They know the lay of the land and the lingo. They have the right connections. They make your job safer. But what happens to fixers when something goes wrong?
battleface contacted an emergency assistance company for answers. The managing director gave us the lowdown:
‘There are different scenarios when local fixers get hired or contracted, and under what terms. Some companies and groups offer coverage to whomever they hire or contract with, some don’t. It depends on the job, responsibilities and the actual terms of your contract.
Say it’s a group that is doing business in country X, building a factory, for example. They hire local nationals who are their fixers, managers and workers. They would provide insurance coverage for them as well, some countries even require that.
But the same doesn’t always apply in less dangerous zones or for individual policy holders. If you go to Paris and hire a local guide to show you around, you’d never think about asking your local guide if she had proper, adequate insurance.’
When we pay for a service, we assume that all the costs are included. But when those services include keeping your foreign arse out of trouble, maybe it’s best not to assume anything.
Big corporations have rules and more rules regarding local in-country hires. Swarms of lawyers negotiate and regulate contracts.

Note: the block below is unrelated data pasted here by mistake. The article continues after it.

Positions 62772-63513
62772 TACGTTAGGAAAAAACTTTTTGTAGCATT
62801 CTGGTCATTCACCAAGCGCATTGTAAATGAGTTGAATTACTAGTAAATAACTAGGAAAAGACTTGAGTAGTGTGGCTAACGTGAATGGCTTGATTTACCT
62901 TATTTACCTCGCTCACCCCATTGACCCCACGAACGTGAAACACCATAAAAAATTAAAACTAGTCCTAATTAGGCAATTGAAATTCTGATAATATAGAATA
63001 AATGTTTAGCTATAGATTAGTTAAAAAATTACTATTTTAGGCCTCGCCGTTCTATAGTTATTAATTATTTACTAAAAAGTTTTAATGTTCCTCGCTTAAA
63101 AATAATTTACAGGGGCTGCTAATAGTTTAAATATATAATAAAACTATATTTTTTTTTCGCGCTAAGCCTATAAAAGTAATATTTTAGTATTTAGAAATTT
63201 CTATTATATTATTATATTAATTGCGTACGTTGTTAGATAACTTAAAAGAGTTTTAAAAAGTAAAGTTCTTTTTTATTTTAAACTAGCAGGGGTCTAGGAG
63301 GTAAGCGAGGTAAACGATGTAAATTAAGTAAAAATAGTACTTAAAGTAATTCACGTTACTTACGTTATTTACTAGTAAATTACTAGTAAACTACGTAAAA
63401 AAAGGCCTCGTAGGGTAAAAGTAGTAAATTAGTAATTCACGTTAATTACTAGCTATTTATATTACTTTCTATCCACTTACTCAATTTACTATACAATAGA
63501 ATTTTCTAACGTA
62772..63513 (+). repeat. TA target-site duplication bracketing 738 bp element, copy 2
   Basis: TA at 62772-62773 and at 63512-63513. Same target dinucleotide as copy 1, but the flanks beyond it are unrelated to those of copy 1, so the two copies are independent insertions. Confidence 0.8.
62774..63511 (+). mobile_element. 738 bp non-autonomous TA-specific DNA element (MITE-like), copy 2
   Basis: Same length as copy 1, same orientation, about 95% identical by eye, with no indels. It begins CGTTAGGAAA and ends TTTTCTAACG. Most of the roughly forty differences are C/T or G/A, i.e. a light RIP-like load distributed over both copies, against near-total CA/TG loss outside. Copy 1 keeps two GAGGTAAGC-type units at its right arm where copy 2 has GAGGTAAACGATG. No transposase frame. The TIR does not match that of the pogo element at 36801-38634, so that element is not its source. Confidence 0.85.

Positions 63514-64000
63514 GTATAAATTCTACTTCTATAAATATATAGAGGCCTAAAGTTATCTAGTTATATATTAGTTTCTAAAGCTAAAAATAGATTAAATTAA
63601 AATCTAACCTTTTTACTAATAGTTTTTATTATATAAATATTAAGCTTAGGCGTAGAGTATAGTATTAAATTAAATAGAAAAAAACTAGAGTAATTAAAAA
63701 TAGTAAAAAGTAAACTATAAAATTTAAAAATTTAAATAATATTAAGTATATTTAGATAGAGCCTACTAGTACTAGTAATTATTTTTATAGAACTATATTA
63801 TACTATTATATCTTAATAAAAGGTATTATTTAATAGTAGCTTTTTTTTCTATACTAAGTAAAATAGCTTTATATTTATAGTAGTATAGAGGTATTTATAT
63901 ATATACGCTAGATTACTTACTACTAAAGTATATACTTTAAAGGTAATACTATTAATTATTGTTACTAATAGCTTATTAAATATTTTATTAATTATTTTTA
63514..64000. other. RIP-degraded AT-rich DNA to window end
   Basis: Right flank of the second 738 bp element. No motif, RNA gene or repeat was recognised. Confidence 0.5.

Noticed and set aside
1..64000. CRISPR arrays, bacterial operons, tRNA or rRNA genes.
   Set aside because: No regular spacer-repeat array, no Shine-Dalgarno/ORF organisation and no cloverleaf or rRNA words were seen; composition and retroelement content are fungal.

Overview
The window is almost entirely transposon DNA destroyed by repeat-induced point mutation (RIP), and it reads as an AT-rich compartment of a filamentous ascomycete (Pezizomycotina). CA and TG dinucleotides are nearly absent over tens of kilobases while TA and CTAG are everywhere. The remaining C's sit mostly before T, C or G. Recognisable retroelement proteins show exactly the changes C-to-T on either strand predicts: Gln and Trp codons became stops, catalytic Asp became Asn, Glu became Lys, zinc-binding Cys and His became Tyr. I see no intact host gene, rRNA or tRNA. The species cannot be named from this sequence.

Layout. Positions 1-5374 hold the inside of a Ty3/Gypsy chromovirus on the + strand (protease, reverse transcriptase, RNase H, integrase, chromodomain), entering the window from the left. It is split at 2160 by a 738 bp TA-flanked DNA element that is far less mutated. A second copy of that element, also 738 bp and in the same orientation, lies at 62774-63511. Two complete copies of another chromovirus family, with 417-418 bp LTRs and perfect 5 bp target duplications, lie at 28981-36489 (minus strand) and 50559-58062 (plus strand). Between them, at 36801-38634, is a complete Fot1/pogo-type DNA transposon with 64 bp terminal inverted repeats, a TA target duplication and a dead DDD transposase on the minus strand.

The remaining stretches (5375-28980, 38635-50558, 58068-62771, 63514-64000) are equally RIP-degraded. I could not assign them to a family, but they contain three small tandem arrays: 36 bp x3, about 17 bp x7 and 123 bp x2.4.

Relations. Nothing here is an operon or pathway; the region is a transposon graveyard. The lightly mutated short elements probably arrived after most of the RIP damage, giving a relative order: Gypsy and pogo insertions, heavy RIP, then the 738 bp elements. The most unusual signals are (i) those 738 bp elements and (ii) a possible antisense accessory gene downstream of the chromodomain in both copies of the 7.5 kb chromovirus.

Do fixers carry insurance?
But freelancers don’t have a legal department, and the budget is as likely to be on the back of a cocktail napkin as on a spreadsheet.
Money is often so tight that many freelancers forego insurance for themselves. In conflict zones, for journalists and fixers alike, health insurance can be a low priority compared to Eating and Not Dying.
Even when there’s room in the budget, finding insurance for fixers can be tricky. Most individual conflict zone plans don’t cover in-country hires. Many fixers are reluctant to have any official written ties to foreigners.
Of people killed with a confirmed motive in 2017 and 2018, the Committee to Protect Journalists reports roughly 17% were ‘media workers,’ not journalists.
And after you’ve gone back to air conditioning and unlimited uncensored Internet, fixers remain in danger.
Documentary photographer Jan Husar has worked in Iraq, photographing Christian and Assyrian militias fighting the so-called Islamic State. Husar on fixers: ‘I use them sometimes. I don’t think they have any insurance at all. If a fixer gets badly hurt you try to help, possibly to take him for treatment. I don’t know if they can afford treatment sometimes, but they chose it, they know the risks.’
The documentary photographer Adam Hinton uses fixers regularly, including for a project working with gang members in an El Salvador prison. Hinton: ‘I’ve never actually asked any of my fixers about insurance. I assume that if it’s their job to get people into these places they know more about the risks and will have covered themselves if they feel it’s appropriate.’
When working with a fixer you are part of a team. Research and planning ahead of time and understanding your surroundings on the ground can prevent disaster. Having a houseplant understanding of the local culture keeps your fixer working on the project rather than babysitting the gringo.
It’s important to keep in mind the risks you and your fixer are taking. Chances are, it’s not hunting down the best gelato near the Eiffel Tower. Understand that your actions may have long-term effects. Doing something indiscrete could be momentarily embarrassing for you. For your fixer, it could be fatal.